Customer First and Customer Centric

We have a specialized and dedicated service model. Each client will be connected to a dedicated study director who will provide comprehensive management services for the pharmacokinetic project from drug discovery to the clinical phase.

Extensive Experiences and Custom-Designed ADC Study Strategies

With years of accumulated experience, we provide customized designs for pharmacokinetic study strategies for our customers' new molecules based on flexible study concepts with rapid optimization and adjustment.

Comprehensive Capacities and the Executive Capability to Successfully Respond to the Challenges in ADC Studies

We are capable of carrying out both small and large molecule DMPK studies, comprehensive ADC bioanalysis, metabolite identification of payloads in vivo and in vitro, and radiolabeled ADME studies.

Case Study

Committed to accelerating drug discovery and development, we offer a full range of discovery screening, preclinical development, clinical drug metabolism, and pharmacokinetic (DMPK) platforms and services. With research facilities in the United States (New Jersey) and China (Shanghai, Suzhou, and Nanjing), a team of 1,000+ scientists and over ten years of experience in Investigational New Drug (IND) application, our DMPK Service Department are serving 1,000+ global clients, and have supported 600+ IND applications successfully.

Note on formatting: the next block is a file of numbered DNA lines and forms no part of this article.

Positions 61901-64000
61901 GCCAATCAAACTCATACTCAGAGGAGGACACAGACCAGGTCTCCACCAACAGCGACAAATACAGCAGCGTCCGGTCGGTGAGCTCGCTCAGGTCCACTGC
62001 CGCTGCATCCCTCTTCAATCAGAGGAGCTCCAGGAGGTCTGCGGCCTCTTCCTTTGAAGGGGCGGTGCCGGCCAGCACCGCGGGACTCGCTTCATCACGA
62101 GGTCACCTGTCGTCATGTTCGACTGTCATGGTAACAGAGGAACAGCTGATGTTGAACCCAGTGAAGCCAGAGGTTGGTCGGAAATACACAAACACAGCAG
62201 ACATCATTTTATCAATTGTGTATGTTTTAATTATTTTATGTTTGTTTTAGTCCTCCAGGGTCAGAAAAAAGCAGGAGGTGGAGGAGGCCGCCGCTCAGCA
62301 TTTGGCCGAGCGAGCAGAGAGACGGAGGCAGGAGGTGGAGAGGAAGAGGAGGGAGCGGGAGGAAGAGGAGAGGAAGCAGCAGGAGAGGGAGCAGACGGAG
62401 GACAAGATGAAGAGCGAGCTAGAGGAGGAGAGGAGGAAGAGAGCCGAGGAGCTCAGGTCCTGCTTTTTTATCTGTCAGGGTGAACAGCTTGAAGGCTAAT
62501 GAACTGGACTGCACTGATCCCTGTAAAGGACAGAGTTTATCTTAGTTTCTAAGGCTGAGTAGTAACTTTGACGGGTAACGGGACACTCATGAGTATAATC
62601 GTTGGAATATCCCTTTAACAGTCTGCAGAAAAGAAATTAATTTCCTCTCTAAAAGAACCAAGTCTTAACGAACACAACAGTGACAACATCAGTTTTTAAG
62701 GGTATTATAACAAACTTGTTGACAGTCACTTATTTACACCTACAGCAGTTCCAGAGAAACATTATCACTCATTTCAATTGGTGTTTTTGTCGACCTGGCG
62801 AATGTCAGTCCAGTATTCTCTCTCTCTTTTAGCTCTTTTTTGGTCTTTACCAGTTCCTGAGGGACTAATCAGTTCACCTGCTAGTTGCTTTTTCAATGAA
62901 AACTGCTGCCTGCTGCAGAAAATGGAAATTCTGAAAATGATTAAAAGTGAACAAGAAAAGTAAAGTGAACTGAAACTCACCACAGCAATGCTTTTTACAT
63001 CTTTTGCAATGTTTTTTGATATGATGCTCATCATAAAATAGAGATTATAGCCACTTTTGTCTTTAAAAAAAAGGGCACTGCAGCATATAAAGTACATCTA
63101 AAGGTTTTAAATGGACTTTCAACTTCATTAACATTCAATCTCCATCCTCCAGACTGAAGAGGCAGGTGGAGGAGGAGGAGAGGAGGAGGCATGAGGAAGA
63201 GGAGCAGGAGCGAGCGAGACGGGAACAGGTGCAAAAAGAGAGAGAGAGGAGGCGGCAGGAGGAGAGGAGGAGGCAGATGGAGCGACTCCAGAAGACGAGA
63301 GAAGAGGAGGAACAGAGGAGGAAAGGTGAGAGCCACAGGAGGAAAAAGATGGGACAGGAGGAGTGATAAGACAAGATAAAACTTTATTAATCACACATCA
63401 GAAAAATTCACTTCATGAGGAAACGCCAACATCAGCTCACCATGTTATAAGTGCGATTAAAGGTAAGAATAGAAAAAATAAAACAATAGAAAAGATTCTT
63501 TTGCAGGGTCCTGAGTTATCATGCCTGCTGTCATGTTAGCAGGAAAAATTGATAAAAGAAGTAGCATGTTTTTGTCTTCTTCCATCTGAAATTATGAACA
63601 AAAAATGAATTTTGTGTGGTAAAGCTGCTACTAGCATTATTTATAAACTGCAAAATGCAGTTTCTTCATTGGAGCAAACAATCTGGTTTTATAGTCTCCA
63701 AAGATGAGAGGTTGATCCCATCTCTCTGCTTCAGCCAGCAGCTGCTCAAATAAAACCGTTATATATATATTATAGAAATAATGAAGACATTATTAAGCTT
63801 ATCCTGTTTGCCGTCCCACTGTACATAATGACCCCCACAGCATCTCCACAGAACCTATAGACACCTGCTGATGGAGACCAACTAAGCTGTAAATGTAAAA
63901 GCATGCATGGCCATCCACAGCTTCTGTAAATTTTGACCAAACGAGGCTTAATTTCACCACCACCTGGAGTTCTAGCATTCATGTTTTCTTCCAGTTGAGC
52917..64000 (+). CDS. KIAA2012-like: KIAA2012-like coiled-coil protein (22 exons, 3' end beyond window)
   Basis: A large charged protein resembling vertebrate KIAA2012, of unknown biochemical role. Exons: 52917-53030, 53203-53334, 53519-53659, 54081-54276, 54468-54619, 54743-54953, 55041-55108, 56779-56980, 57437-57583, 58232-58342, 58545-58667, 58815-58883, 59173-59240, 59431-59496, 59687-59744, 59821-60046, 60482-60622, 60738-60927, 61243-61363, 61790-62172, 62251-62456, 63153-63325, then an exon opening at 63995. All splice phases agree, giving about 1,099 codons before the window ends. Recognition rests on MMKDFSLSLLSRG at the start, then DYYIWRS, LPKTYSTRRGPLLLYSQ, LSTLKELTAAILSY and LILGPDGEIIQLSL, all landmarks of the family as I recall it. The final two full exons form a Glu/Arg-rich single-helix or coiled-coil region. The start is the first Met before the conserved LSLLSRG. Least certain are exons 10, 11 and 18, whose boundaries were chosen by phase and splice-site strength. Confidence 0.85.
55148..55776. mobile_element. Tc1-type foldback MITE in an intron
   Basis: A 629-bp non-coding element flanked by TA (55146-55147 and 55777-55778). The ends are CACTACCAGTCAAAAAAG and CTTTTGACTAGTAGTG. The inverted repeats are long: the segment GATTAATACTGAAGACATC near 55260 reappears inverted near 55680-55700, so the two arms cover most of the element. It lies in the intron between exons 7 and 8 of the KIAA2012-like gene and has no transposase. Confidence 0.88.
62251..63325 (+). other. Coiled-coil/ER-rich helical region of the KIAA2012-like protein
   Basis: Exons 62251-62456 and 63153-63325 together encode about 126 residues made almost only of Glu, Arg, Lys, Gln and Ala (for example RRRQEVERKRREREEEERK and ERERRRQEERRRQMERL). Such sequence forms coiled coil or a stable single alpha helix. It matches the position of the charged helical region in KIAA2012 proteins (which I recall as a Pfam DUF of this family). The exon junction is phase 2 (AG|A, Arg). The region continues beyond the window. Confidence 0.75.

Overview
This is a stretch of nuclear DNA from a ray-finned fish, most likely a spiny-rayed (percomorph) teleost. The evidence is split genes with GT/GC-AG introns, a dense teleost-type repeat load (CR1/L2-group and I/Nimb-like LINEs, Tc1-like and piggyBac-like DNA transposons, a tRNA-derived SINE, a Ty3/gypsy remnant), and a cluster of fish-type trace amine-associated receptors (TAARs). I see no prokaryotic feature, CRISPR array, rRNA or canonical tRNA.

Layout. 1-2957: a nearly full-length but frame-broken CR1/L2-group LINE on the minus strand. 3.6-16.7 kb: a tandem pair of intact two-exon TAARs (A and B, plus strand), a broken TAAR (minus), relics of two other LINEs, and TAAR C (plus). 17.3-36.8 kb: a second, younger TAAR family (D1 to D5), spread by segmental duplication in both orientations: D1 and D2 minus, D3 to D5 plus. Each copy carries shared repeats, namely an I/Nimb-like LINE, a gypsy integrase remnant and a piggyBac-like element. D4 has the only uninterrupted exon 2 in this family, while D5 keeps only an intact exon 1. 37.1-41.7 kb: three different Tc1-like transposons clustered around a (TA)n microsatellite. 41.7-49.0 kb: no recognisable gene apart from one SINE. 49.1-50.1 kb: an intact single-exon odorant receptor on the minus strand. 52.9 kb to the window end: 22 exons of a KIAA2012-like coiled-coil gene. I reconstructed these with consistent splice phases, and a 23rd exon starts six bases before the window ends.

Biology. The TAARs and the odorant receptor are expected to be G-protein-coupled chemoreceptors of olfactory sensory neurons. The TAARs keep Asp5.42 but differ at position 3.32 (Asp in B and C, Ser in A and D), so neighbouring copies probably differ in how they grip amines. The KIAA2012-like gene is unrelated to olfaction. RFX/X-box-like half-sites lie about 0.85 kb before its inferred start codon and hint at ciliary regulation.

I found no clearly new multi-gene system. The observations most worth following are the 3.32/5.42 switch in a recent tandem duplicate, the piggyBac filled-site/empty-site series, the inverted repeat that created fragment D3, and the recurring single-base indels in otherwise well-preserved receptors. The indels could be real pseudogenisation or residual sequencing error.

Take pre-clinical PK/TK study of TIVDAK (Tisotumab vedotin-tftv) as an example. TIVDAK, the latest ADC approved by the FDA (marketed on September 20, 2021), targets Tissue Factor (TF), is used for the treatment of adult patients with recurrent or metastatic cervical cancer that progresses during or after chemotherapy. The antibody to TIVDAK is Tisotumab, an unmarketed antibody drug. The payload is MMAE, which has been used in many ADCs (ADCETRIS, POLIVY and PADCEV). The linker is a commonly used cleavable valine-citrulline structure.

Customized Design

The preclinical pharmacokinetic study of TIVDAK was summarized according to the published literature.

1. Payload release study: Plasma stability was mainly investigated.
2. In vivo PK/TK studies of ADC and payload: According to the homology of amino acid sequence and tissue cross reaction results of monoclonal antibodies, the relevant animal species selected was cynomolgus monkey. So, PK/TK studies on ADC and monoclonal antibodies were carried out in cynomolgus monkeys. Tissue distribution of radiolabeled monoclonal antibodies were carried out in cynomolgus monkeys and tumor-bearing models. Tissue distribution of radiolabeled ADC was carried out in tumor-bearing models. The PK/TK studies of MMAE were carried out in rats and cynomolgus monkeys. The mass balance study of MMAE was carried out in rats.
3. In vitro ADME studies of payload: The plasma protein binding, metabolite identification and CYP450 reaction phenotyping, transporter substrate and inhibition studies were mainly investigated.

Case Analysis of  pre-clinical PK/TK study of TIVDAK

[1] Drug Metab Dispos 44: 617-623, May 2016;